Kenya Airways pilots are pushing for an overhaul of the carrier’s management and board, arguing that current management cannot turn the airline around.
The Kenya Airline Pilots Association (Kalpa) wants the board to be made up of industry professionals who work directly with KQ.
In a proposed structure, the pilot lobby said board members should be drawn from actors from related sectors such as the aviation industry, horticulture, travel and tourism. The sectors work directly with KQ on a daily basis.
It would be a departure from the current scenario where investors dictate who sits on the carrier’s board of directors, which Kalpa says has not been very successful in recent years.
He also proposed an overhaul of the management structure. “New leadership is needed, which has a different management style; people who will augur well with the employees on the ground and instill the confidence that the Kenyan taxpayer needs to invest in the business, ”Kalpa said in a public notice.
“Post-Covid, the board should include aviation professionals and key relevant stakeholders other than investors.” He noted: “A new organizational structure should be established with a direct focus on core KQ functions and sources of revenue generation for the airline and the country as a whole… qualified Kenyans should be considered in priority.
The powerful pilot lobby has in the past been instrumental in the departure of senior airline officials, including a chief executive officer and chairman. The association also wants improved relations between management and employees of the airline, noting that the icy relationship has affected work in the airline.
“Incoming management must rebuild the dynamic team spirit that was once there. Employee well-being is key. Disregard of what largely affects employee morale, confidence and loyalty, little can be done. be accomplished without passionate and patriotic employees, ”Kalpa said.
Kalpa said the airline could save huge sums of money through a review of its procurement process. He noted that the carrier paid on average “more than the industry average” for many goods and services procured from different suppliers.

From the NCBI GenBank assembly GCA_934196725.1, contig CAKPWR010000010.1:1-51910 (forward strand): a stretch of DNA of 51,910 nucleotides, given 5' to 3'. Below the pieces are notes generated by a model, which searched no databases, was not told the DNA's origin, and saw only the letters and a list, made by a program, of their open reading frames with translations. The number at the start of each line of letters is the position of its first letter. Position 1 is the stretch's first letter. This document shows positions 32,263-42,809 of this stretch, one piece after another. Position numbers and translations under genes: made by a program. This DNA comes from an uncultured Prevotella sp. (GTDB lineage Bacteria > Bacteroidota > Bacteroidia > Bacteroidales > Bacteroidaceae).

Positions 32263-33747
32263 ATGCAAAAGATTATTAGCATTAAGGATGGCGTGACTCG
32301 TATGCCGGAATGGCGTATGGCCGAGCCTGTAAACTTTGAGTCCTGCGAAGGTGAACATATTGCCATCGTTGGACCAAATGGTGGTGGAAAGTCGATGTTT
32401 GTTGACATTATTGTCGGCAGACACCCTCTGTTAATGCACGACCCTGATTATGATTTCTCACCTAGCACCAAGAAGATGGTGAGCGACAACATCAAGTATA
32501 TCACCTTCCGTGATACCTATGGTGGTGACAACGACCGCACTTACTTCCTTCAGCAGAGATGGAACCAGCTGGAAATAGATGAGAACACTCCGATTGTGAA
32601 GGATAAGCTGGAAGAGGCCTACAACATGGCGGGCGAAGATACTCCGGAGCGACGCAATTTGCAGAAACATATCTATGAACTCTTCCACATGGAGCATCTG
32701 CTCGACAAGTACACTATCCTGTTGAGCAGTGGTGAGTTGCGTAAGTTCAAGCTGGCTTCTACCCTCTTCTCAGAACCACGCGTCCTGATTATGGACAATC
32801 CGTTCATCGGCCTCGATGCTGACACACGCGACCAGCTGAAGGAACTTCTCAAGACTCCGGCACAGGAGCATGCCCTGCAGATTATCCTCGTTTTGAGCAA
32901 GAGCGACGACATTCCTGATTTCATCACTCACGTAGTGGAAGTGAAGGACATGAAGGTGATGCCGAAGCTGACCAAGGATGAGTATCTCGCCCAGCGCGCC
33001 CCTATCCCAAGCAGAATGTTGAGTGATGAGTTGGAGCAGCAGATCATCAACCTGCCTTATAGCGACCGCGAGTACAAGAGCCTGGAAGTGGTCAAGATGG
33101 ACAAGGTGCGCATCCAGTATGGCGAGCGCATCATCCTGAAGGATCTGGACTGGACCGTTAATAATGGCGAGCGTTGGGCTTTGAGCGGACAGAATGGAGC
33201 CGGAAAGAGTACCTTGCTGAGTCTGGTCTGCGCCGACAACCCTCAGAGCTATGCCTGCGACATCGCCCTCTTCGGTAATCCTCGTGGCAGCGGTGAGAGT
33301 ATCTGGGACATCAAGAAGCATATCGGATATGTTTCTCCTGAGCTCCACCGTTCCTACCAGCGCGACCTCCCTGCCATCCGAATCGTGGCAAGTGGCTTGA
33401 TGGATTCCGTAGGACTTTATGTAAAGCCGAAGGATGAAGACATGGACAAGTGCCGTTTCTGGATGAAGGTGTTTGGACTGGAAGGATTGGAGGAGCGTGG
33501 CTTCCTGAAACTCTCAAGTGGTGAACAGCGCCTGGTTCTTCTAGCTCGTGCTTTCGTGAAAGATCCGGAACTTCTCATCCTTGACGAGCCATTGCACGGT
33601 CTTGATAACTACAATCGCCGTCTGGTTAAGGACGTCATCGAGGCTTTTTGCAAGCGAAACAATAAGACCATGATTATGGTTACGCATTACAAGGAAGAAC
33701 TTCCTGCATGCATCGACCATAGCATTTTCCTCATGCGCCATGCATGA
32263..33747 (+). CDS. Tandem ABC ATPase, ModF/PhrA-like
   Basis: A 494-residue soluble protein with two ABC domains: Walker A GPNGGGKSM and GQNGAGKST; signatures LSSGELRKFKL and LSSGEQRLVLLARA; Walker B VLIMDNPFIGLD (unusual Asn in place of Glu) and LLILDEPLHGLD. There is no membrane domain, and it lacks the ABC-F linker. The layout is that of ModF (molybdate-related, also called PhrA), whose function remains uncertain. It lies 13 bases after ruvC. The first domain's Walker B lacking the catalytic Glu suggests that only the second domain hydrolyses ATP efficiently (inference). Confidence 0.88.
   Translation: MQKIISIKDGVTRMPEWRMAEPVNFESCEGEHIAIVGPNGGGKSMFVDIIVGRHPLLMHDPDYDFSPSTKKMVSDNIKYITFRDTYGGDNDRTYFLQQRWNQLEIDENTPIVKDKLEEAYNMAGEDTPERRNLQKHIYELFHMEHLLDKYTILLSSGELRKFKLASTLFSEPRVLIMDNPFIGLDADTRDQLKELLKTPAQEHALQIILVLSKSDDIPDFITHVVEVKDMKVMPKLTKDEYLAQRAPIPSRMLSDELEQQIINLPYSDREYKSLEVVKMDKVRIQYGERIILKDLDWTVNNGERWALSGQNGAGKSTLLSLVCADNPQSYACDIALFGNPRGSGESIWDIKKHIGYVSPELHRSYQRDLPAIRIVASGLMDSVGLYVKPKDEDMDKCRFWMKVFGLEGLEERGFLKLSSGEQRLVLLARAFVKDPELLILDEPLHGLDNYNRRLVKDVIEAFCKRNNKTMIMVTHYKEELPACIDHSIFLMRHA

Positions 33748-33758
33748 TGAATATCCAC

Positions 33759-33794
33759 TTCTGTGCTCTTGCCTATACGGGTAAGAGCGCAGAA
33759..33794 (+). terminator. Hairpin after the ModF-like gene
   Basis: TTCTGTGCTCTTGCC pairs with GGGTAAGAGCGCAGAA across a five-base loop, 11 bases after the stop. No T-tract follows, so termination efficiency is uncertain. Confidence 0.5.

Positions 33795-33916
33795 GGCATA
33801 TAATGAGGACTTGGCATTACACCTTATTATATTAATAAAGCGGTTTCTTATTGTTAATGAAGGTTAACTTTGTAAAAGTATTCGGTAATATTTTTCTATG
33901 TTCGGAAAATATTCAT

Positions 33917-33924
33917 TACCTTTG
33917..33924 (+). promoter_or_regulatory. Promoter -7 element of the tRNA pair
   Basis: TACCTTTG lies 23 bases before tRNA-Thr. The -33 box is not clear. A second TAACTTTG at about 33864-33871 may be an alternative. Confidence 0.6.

He recommends getting rid of its Embraer fleet, which is mainly used by Jambojet for its local and regional flights. Instead, the lobby wants KQ to only operate Boeing-made planes, which have greater cargo and passenger capacity – both for regional and long-haul flights.
“The Embraer E190, with a capacity of 96 seats and a cargo payload of 3.3 tonnes, is not optimized for the majority of profitable regional routes, unlike the versatile Boeing 737 passenger aircraft,” said Kalpa, adding that “reorganizing the airline’s fleet into one type of manufacturer will reduce rental rates, spare parts costs, transient and recurring training costs, and time.”
Kalpa also wants Jambojet and KQ to stop flying to the same local and regional destinations and instead play complementary roles. Kalpa’s proposals come even as the carrier grapples with the possibility of not being nationalized.
KQ was in favor of nationalizing the carrier, which he said would put it in a better position to compete and strengthen Nairobi’s position as a continental aviation hub.
An International Monetary Fund (IMF) report noted that instead of nationalization, the state will launch a multi-year restructuring program of 147 billion shillings ($ 1.3 billion) that includes the assumption of its debts.
The Treasury will take over KQ’s debts worth 93.5 billion shillings. It will offer the airline 53.5 billion shillings in direct budget support to write off debts and cover the initial costs of the restructuring.